RESEARCH ARTICLE

Exploring the feasibility of Salmonella Typhimurium-specific phage as a novel bio-receptor

In Young Choi1,#https://orcid.org/0000-0003-3730-5193, Do Hyeon Park1,#https://orcid.org/0000-0002-9419-6563, Brayan A. Chin2, Cheonghoon Lee3https://orcid.org/0000-0002-6382-5611, Jinyoung Lee4https://orcid.org/0000-0002-2908-8240, Mi-Kyung Park1,*https://orcid.org/0000-0003-1182-6046
Author Information & Copyright
1School of Food Science and Biotechnology, and Food and Bio-Industry Research Institute, Kyungpook National University, Daegu 41566, Korea
2Materials Research and Education Center, Auburn University, Auburn, AL 36849, USA
3Graduate School of Public Health, and Institute of Health and Environment, Seoul National University, Seoul 08826, Korea
4Gyedong General Education Institute, Sangmyung University, Cheonan 31066, Korea
*Corresponding author: Mi-Kyung Park, School of Food Science and Biotechnology, and Food and Bio-Industry Research Institute, Kyungpook National University, Daegu 41566, Korea. Tel: +82-53-950-5776 E-mail: parkmik@knu.ac.kr

#These authors contributed equally to this work.

© Copyright 2020 Korean Society of Animal Science and Technology. This is an Open-Access article distributed under the terms of the Creative Commons Attribution Non-Commercial License (http://creativecommons.org/licenses/by-nc/4.0/) which permits unrestricted non-commercial use, distribution, and reproduction in any medium, provided the original work is properly cited.

Received: Jul 27, 2020; Revised: Aug 06, 2020; Accepted: Aug 07, 2020

Published Online: Sep 30, 2020

Abstract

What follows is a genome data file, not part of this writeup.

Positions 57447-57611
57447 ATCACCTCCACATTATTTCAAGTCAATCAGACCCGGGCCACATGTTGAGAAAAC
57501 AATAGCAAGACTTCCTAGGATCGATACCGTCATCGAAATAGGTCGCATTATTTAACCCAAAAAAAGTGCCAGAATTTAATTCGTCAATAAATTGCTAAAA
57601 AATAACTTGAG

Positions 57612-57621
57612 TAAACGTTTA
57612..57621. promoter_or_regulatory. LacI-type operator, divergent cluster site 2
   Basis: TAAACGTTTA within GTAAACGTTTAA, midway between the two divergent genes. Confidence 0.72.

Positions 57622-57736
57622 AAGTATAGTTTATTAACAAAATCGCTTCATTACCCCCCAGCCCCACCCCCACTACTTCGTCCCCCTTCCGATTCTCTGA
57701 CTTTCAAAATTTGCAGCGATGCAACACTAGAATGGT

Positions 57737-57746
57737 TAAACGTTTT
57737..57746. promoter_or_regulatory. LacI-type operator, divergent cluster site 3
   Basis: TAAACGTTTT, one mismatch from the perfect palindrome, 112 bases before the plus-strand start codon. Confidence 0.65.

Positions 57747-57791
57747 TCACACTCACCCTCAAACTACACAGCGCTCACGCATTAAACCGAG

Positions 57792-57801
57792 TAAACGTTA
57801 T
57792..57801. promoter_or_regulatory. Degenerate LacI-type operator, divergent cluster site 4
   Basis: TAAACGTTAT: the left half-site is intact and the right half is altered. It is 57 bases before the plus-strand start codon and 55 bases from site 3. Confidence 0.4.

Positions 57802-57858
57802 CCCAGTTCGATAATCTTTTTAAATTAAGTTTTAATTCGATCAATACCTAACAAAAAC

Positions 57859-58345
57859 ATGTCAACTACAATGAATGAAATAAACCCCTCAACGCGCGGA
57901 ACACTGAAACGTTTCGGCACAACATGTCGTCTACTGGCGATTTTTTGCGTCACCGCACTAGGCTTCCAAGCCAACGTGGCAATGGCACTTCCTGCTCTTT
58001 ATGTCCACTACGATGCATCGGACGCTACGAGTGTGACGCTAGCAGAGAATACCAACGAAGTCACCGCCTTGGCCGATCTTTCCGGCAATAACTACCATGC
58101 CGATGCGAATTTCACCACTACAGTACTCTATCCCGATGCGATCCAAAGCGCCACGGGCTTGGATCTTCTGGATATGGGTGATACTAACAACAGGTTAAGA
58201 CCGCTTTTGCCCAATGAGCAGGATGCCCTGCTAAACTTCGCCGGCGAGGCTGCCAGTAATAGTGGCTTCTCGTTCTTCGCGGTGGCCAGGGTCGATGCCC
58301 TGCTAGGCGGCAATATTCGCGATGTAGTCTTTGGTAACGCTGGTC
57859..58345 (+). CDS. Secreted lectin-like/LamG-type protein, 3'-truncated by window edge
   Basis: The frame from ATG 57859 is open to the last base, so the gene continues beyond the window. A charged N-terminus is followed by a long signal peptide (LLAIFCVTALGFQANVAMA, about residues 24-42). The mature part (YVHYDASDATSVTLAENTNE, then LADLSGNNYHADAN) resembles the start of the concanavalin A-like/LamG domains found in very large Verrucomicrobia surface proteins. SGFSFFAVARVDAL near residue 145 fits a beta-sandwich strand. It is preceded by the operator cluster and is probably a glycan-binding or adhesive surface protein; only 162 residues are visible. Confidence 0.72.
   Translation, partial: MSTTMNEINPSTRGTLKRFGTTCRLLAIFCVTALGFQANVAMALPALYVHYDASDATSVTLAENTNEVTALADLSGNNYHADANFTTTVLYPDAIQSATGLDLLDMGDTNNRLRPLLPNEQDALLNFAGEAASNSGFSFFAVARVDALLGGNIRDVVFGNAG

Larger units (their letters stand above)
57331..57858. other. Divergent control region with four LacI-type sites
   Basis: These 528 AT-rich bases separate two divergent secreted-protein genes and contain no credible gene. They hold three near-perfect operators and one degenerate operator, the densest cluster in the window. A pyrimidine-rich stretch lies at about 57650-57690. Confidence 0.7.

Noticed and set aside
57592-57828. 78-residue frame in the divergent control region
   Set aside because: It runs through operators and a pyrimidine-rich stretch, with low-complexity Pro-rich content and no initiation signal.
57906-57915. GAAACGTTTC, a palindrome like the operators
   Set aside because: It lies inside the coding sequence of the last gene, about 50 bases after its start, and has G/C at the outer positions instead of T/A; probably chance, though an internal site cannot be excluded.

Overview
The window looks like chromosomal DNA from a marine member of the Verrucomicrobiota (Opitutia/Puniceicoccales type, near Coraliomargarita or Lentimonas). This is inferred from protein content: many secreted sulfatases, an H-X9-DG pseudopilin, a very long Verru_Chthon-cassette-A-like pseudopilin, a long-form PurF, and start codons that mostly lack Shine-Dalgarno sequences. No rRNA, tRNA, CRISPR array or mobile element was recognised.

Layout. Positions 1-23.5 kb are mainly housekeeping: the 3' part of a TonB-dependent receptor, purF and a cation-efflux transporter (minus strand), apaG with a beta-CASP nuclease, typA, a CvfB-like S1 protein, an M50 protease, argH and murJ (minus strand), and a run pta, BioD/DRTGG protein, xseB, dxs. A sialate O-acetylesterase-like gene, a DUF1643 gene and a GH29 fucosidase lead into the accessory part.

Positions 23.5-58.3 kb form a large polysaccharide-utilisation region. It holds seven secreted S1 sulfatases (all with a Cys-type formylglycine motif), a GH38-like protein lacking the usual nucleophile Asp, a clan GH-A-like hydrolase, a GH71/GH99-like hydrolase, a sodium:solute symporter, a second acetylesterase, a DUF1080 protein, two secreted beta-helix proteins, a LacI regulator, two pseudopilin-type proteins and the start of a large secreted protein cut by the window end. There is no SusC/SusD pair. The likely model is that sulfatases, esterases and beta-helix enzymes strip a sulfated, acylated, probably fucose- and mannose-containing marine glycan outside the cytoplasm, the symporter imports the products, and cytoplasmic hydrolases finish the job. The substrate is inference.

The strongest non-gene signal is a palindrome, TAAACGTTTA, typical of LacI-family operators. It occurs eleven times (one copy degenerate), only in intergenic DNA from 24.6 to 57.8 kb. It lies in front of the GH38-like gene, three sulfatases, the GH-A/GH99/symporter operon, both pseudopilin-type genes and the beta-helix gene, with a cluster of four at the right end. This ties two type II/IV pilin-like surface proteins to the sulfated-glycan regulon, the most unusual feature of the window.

The purpose of this study was aimed to isolate a Salmonella Typhimurium-specific phage (KFS-ST) from washing water in a poultry processing facility and to investigate the feasibility of the KFS-ST as a novel bio-receptor for the magnetoelastic (ME) biosensor method. KFS-ST against S. Typhimurium was isolated, propagated, and purified using a CsCl-gradient ultracentrifugation. Morphological characteristics of KFS-ST were analyzed using transmission electron microscopy (TEM). Its specificity and efficiency of plating analysis were conducted against 39 foodborne pathogens. The temperature and pH stabilities of KFS-ST were investigated by the exposure of the phage to various temperatures (−70°C–70°C) and pHs (1–12) for 1 h. A one-step growth curve analysis was performed to determine the eclipse time, latent time and burst size of phage. The storage stability of KFS-ST was studied by exposing KFS-ST to various storage temperatures (−70°C, −20°C, 4°C, and 22°C) for 12 weeks. KFS-ST was isolated and purified with a high concentration of (11.47 ± 0.25) Log PFU/mL. It had an icosahedral head (56.91 ± 2.90 nm) and a non-contractile tail (225.49 ± 2.67 nm), which was classified into the family of Siphoviridae in the order of Caudovirales. KFS-ST exhibited an excellent specificity against only S. Typhimurium and S. Enteritidis, which are considered two of the most problematic Salmonella strains in the meat and poultry. However, KFS-ST did not exhibit any specificity against six other Salmonella and 27 non-Salmonella strains. KFS-ST was stable at temperature of 4°C to 50°C and at pH of 4 to 12. The eclipse time, latent time, and burst size of KFS-ST were determined to be 10 min, 25 min and 26 PFU/ infected cell, respectively. KFS-ST was relatively stable during the 12-week storage period at all tested temperatures. Therefore, this study demonstrated the feasibility of KFS-ST as a novel bio-receptor for the detection of S. Typhimurium and S. Enteritidis in meat and poultry products using the ME biosensor method.